US Army Deputy Public Affairs Officer Combined Forces Command ? Afghanistan
Q. What country/area are you stationed in?
Q. What is your primary duty?
A. Until a few weeks ago, I was the chief of public affairs for Combined Forces Command Afghanistan for the first four months of my tour here. I?ve now moved into the deputy position for my last month until I rotate back to the US. I have been replaced by Col. Tom MacKenzie, who, in his civilian life, does media relations for the US Fish and Wildlife Service. Coincidentally, my civilian agency, Powell Tate/Weber Shandwick, has done work for him. And now, here both of us are in Afghanistan ? it?s a small world! I am a reserve Army officer who has more than 23 years of experience ? 10 on active duty, including a tour in operations Desert Shield/Desert Storm, and 13 years as a reserve Army officer working in strategic communications in the Pentagon. In civilian life, I work in the Washington, DC office of Powell Tate/Weber Shandwick. (And let me just add that I actually found the job with Shandwick by answering an ad in the back of PRWeek when I lived in Houston in 1999). In July I was recalled to active duty for a six-month assignment in Djibouti, Africa, but was diverted here to Afghanistan because of my public relations agency background.
Q. What has been the most rewarding experience from your time abroad?
A. Working closely with the US Embassy and United Nations on the first Afghan presidential election. We literally watched the birth of a democracy and I will never forget the pride I saw in the people of Afghanistan. They take their newfound freedoms very seriously. They are shaking off the shackles of tyranny daily ? Afghans are survivors, and it is a humbling experience to watch them build something from nothing.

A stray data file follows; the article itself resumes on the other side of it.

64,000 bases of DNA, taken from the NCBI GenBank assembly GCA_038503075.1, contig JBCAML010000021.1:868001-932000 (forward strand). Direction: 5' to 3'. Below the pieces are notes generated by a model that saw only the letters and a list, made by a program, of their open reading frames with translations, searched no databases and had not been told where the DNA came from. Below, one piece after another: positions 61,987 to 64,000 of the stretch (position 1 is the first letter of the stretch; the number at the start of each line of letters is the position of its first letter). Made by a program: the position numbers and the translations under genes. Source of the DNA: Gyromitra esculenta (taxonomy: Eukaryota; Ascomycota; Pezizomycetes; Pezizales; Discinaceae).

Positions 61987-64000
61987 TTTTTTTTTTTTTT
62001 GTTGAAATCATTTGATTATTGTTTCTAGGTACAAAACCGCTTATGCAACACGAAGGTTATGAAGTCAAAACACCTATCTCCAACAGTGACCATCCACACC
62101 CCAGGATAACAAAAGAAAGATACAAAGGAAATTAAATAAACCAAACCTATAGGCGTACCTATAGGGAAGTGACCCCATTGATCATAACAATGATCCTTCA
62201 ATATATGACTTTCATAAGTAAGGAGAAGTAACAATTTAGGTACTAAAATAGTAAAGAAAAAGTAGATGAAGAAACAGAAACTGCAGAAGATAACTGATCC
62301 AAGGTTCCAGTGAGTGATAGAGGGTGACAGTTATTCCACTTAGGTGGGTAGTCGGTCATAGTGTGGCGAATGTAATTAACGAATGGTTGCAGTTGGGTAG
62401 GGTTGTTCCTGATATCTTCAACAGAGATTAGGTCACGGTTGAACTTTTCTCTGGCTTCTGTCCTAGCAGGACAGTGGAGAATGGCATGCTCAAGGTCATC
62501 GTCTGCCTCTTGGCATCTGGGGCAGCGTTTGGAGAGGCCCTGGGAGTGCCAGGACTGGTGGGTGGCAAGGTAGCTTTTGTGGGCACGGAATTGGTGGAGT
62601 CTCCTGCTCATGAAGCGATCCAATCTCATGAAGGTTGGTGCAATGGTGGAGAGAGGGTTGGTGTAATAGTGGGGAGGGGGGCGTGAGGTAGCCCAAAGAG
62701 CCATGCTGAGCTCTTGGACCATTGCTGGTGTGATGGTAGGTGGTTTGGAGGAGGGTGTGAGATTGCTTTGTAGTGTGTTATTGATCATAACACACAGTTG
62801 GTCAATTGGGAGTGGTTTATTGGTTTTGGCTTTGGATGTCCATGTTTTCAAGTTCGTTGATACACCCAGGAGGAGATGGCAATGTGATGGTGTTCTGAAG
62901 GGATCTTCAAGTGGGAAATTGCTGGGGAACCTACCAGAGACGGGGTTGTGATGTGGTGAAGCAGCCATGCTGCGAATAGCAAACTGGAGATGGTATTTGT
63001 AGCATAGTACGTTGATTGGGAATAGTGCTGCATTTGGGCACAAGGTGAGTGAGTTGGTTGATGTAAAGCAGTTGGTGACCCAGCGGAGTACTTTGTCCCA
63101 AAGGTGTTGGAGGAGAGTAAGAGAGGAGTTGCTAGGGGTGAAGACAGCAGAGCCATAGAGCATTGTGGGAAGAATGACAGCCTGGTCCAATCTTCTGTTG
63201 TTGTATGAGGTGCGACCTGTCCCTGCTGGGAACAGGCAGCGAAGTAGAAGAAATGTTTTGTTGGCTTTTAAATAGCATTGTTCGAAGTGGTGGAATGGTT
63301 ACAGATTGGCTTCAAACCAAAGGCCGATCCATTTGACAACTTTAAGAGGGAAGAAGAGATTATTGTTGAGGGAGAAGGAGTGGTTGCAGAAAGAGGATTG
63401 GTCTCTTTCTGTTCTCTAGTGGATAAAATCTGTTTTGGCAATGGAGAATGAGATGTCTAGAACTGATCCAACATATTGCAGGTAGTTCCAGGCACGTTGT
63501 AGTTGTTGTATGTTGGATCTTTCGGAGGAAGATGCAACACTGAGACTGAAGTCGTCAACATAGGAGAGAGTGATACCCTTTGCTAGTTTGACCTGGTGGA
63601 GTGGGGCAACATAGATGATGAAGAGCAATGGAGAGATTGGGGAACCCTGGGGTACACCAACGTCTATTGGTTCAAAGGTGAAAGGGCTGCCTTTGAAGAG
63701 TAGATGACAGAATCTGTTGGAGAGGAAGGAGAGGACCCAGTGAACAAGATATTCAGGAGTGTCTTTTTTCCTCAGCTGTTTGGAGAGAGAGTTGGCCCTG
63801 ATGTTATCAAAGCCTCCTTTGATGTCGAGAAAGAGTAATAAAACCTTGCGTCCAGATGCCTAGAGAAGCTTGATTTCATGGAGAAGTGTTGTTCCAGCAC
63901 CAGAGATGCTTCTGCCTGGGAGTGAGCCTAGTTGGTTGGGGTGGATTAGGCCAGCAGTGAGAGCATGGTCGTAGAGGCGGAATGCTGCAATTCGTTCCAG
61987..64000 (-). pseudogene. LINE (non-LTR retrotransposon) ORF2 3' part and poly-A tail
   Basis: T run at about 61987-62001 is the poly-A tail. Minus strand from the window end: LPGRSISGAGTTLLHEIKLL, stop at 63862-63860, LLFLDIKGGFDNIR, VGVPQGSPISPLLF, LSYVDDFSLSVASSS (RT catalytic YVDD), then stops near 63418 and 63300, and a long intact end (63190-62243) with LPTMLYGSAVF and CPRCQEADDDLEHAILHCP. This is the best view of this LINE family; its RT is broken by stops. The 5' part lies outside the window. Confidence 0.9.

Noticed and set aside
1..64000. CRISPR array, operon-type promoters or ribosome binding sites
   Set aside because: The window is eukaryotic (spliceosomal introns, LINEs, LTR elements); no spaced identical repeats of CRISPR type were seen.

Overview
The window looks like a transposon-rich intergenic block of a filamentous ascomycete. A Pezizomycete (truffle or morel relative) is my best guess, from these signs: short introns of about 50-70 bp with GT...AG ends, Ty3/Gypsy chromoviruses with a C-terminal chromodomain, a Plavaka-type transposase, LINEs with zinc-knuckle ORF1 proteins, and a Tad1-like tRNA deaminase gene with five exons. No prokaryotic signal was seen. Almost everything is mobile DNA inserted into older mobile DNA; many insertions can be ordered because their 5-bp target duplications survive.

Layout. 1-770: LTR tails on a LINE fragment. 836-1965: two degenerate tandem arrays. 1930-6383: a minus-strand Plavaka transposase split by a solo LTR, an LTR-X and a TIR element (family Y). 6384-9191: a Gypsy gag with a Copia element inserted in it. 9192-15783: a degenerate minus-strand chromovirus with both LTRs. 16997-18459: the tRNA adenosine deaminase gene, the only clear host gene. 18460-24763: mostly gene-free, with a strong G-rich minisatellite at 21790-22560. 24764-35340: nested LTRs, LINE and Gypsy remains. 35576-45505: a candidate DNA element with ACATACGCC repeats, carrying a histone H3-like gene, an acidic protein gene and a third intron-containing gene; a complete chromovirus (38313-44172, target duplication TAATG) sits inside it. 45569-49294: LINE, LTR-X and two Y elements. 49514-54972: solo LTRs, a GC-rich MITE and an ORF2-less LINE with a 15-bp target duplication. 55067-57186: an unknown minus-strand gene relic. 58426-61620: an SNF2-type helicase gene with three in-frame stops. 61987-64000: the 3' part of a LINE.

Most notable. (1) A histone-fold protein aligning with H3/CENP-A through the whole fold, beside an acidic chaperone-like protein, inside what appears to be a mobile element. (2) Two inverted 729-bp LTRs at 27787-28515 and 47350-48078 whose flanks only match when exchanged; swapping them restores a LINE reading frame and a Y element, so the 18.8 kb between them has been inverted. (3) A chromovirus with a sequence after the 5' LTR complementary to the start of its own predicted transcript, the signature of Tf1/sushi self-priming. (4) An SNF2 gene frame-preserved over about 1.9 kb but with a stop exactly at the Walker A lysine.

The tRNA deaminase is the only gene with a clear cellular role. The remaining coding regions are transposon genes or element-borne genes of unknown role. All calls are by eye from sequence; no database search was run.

Q. What do you miss most about the states?
A. Your story won?t be long enough for my list and I couldn?t possibly narrow it down to 2 or 3 things beyond family and friends. But thinking totally selfishly, I miss my bathroom!
Q. When do you expect to be home?
A. Early February
Q. Who would you like to send your holiday wishes to?
A. My husband Doug, daughter Chelsea, son Josh, and mother Norma, who have been my foundation while I?ve been away.
Q. What was your last (if any) public sector job?
A. My second-to-last, and favorite, public sector job was serving as the public information officer for the Copperas Cove Independent School District in Copperas Cove, Texas. It was there that I really learned public relations and marketing. I was a one-person shop for a school district with 7,500 students, 1,500 employees, and 12 schools. I did community relations, media relations, employee communications and marketing. I learned a lot and, because it was a small community, I had an impact.
Q. What have your learned about public affairs/public relations from your work abroad?
A. Here in Afghanistan the mission involves combat operations, nation-building, political affairs, diplomacy , and communications ? both within Afghanistan and with the international community. Each audience is very different, the messages are different yet intertwined, and the strategies and tactics are very different. Few people in Afghanistan are literate, [many] communities do not have electricity, and news travels by word of mouth ? most frequently through senior tribal elders whose advice is sought for everything from marriage to voting. Therefore we have to understand how to effectively use the current communications network while also helping to build a new, more modern means to get news to the people. For instance, in order for the United Nations to educate Afghans on the voting process, they produced picture pamphlets, sent out traveling acting troops to do skits on voting, and stationed some 500 packages around the country containing televisions, VCRs and generators to run them. You have to learn to communicate using their trusted means of communication, which is most often through tribal elders.